SAGA project

Drones for agriculture

Swarms of drones and robots instead of farmers - is it science fiction? No, it is what promised by the European 'Swarm Robotics for Agricultural Applications' (SAGA) project, coordinated by the Istituto di Scienze e Tecnologie della Cognizione del Consiglio Nazionale delle Ricerche (Istc-Cnr) and presented in Rome during Maker Faire.


The functioning of the SAGA system (click here to enlarge).

"The test for the first drone prototype, programmed to supervise a field and detect weed presence by using artificial vision algorithms, will be ready in a few months. Drones will be able to communicate so they can aggregate and map the areas where intervention is more urgent. Their behaviour is similar to that of bee swarms when they identify areas with more pollen. This way, interventions can be limited to the most problematic areas thus saving money, reducing environmental impact and increasing production," explains Vito Trianni, Istc-Cnr researcher and Saga coordinator.



"Soon, it will also be possible to intervene on single plants directly. For example, drones could be equipped with micro-sprays. Robots will work in groups to cover wider areas. In addition, they will be able to deal with weeds mechanically instead of chemically, providing support to organic cultivation too."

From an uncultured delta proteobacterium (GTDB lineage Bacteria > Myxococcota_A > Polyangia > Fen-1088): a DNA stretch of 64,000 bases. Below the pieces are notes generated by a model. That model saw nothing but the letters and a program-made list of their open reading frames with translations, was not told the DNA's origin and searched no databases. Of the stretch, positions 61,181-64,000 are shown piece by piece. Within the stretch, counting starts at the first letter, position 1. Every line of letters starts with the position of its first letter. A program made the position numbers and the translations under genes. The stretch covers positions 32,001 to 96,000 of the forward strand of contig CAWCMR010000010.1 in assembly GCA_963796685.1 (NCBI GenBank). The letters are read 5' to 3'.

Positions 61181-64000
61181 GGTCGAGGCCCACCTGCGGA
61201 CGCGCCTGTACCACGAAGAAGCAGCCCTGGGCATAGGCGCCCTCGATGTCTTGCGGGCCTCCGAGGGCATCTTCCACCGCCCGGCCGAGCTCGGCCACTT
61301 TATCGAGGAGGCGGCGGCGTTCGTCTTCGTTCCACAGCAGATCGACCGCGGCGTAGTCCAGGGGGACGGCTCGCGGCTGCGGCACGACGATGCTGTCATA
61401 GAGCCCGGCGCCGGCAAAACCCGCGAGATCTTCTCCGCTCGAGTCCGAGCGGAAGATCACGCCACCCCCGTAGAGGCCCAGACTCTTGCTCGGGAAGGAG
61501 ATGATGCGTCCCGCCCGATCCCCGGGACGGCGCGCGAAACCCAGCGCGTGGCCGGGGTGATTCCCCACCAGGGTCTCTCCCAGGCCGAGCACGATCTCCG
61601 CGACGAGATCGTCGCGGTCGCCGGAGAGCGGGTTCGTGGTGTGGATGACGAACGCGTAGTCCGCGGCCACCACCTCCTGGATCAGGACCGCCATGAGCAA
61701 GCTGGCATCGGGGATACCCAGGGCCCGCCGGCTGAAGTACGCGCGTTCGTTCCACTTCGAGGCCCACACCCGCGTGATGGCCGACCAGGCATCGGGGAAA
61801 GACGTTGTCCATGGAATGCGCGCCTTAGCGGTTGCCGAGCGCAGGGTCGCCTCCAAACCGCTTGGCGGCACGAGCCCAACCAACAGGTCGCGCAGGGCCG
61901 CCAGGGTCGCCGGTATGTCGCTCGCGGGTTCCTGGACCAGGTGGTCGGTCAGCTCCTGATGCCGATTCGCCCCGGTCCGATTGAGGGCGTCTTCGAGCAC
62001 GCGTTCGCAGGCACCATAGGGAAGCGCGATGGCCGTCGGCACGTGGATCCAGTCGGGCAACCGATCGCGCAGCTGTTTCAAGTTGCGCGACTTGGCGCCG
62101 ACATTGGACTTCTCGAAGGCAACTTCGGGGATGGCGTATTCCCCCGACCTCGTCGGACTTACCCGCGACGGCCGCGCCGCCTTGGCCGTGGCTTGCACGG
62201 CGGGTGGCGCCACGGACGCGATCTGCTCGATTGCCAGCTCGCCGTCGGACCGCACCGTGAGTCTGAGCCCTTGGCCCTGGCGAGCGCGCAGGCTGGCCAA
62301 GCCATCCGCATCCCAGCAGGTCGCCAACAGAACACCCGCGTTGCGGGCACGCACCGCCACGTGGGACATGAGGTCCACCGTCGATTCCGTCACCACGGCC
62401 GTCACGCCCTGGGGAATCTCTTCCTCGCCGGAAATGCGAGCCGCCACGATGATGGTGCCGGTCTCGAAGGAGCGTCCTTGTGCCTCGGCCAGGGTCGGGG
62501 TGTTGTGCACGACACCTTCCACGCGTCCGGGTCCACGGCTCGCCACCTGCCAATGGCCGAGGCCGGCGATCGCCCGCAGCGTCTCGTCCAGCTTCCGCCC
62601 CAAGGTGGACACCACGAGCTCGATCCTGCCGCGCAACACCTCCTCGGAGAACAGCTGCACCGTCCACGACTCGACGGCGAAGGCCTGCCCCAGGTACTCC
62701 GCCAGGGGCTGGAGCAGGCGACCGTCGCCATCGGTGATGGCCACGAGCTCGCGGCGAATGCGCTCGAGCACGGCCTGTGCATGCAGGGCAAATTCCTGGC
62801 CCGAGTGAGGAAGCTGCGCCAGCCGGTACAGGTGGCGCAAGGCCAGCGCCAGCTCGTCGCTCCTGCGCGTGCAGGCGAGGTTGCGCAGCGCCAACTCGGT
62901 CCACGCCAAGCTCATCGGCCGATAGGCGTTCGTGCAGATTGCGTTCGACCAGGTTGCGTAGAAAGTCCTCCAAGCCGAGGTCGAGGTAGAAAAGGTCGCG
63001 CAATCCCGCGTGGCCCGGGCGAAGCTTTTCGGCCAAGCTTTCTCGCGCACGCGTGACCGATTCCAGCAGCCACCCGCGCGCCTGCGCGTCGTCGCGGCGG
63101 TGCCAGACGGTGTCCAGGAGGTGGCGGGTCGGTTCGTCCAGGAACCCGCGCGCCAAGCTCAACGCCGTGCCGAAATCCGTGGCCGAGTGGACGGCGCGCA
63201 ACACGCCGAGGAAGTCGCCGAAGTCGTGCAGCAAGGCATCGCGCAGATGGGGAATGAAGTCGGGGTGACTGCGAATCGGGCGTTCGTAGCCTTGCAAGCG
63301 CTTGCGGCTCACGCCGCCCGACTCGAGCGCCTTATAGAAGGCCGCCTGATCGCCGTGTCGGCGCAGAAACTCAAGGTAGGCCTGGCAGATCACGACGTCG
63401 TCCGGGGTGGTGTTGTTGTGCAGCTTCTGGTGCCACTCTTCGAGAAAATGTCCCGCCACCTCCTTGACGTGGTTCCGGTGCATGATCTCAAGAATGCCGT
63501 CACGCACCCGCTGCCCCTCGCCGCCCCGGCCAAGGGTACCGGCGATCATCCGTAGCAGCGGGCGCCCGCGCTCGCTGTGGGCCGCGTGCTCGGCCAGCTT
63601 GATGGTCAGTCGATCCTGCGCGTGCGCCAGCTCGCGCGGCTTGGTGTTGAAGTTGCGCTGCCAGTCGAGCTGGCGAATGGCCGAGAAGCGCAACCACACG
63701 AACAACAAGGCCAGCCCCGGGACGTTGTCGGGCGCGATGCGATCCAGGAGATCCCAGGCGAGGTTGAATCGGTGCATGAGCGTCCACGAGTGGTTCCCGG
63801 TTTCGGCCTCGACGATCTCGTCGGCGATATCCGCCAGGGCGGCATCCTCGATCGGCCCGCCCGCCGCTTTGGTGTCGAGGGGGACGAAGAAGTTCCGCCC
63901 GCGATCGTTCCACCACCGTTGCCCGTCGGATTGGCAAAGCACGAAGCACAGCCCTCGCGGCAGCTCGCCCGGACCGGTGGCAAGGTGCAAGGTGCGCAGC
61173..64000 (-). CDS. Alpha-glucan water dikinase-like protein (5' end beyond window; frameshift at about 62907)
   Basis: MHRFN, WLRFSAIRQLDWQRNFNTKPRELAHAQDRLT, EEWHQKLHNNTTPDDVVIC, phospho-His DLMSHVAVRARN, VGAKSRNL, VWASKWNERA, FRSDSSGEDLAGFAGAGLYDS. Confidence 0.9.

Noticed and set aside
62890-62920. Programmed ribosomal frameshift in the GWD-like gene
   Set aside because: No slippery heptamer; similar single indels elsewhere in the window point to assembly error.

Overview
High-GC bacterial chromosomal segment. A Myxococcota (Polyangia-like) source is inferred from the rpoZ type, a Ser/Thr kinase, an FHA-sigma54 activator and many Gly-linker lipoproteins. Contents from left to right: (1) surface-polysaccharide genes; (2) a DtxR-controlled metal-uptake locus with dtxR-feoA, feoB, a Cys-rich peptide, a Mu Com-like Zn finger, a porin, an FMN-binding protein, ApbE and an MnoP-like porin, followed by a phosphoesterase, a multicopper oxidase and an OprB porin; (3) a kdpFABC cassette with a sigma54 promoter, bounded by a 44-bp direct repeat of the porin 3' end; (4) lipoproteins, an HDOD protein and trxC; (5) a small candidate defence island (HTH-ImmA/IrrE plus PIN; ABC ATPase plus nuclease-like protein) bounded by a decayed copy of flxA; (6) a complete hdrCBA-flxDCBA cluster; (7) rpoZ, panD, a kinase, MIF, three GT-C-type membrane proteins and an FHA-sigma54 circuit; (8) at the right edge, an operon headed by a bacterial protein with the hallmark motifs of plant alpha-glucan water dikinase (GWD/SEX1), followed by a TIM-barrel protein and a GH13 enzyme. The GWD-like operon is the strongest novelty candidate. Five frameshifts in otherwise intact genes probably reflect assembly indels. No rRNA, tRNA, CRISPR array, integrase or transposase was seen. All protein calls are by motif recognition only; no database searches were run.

Play to watch an interview with dr. Trianni


Greenhouse applications
Greenhouses are widely used in Sicily, especially in the area between Syracuse and Agrigento. Is this technology applicable to greenhouses?

"It will definitely be in the future and, actually, robot swarms could be very important for greenhouse crops. It is also true that greenhouses are structured, therefore fixed monitoring devices and rail robots could be used. But these are details, this technology is perfectly in line with greenhouse needs."

Viruses
At the moment, the area is trying to deal with the New Delhi virus (Tomato leaf Curli New Delhi virus - ToLCNDV), which is decimating tomato and courgette crops and causing many economic and social problems in the area. 

Play to watch a video on the uprooting of affected plants


How can drones be used in this instance?

"The New Delhi virus causes leaves to yellow and curl. These elements could be recognised by drones. Our solutions can be adapted for different problems thanks to various artificial vision techniques. We just need to set up automatic classifiers. We are also thinking about using deep neural networks and deep learning, i.e. the method used by AlphaGo, the software used by Google DeepMind."


Plants affected by the virus in Vittoria.

"After identifying the disease, a swarm of drones and/or robots could identify and map outbreaks to prevent the spreading of the virus. Of course we would have to consider whether it would be economically viable."

At the heart of the drones is an innovative hardware, manufactured by Avular, a Dutch company that, through the University of Wageningen, develops artificial vision and drone control algorithms for agricultural applications.

Author G.P. per FreshPlaza

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